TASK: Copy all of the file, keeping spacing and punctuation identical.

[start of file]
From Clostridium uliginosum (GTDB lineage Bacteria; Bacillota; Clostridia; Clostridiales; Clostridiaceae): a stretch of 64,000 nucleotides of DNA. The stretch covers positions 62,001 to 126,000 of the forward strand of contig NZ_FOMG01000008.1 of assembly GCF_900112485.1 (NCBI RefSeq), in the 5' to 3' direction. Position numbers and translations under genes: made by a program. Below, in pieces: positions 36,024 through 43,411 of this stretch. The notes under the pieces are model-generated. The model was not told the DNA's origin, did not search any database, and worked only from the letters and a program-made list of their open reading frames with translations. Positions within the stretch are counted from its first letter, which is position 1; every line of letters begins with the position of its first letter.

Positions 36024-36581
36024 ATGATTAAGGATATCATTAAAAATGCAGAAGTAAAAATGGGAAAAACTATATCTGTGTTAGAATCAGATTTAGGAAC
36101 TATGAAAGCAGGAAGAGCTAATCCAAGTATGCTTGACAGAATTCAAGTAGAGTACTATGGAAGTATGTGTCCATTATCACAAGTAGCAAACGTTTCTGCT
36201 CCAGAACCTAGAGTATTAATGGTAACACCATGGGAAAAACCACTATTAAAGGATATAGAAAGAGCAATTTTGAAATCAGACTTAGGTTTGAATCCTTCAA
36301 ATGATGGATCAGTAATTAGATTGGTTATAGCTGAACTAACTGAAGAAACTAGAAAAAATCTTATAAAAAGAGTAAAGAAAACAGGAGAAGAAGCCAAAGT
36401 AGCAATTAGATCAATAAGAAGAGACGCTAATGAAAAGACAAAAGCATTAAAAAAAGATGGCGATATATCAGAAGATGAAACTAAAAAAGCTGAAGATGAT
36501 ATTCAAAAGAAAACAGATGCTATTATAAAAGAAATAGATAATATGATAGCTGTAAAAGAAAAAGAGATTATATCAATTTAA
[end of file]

From Clostridium uliginosum (GTDB lineage Bacteria; Bacillota; Clostridia; Clostridiales; Clostridiaceae): a stretch of 64,000 nucleotides of DNA. The stretch covers positions 62,001 to 126,000 of the forward strand of contig NZ_FOMG01000008.1 of assembly GCF_900112485.1 (NCBI RefSeq), in the 5' to 3' direction. Position numbers and translations under genes: made by a program. Below, in pieces: positions 36,024 through 43,411 of this stretch. The notes under the pieces are model-generated. The model was not told the DNA's origin, did not search any database, and worked only from the letters and a program-made list of their open reading frames with translations. Positions within the stretch are counted from its first letter, which is position 1; every line of letters begins with the position of its first letter.

Positions 36024-36581
36024 ATGATTAAGGATATCATTAAAAATGCAGAAGTAAAAATGGGAAAAACTATATCTGTGTTAGAATCAGATTTAGGAAC
36101 TATGAAAGCAGGAAGAGCTAATCCAAGTATGCTTGACAGAATTCAAGTAGAGTACTATGGAAGTATGTGTCCATTATCACAAGTAGCAAACGTTTCTGCT
36201 CCAGAACCTAGAGTATTAATGGTAACACCATGGGAAAAACCACTATTAAAGGATATAGAAAGAGCAATTTTGAAATCAGACTTAGGTTTGAATCCTTCAA
36301 ATGATGGATCAGTAATTAGATTGGTTATAGCTGAACTAACTGAAGAAACTAGAAAAAATCTTATAAAAAGAGTAAAGAAAACAGGAGAAGAAGCCAAAGT
36401 AGCAATTAGATCAATAAGAAGAGACGCTAATGAAAAGACAAAAGCATTAAAAAAAGATGGCGATATATCAGAAGATGAAACTAAAAAAGCTGAAGATGAT
36501 ATTCAAAAGAAAACAGATGCTATTATAAAAGAAATAGATAATATGATAGCTGTAAAAGAAAAAGAGATTATATCAATTTAA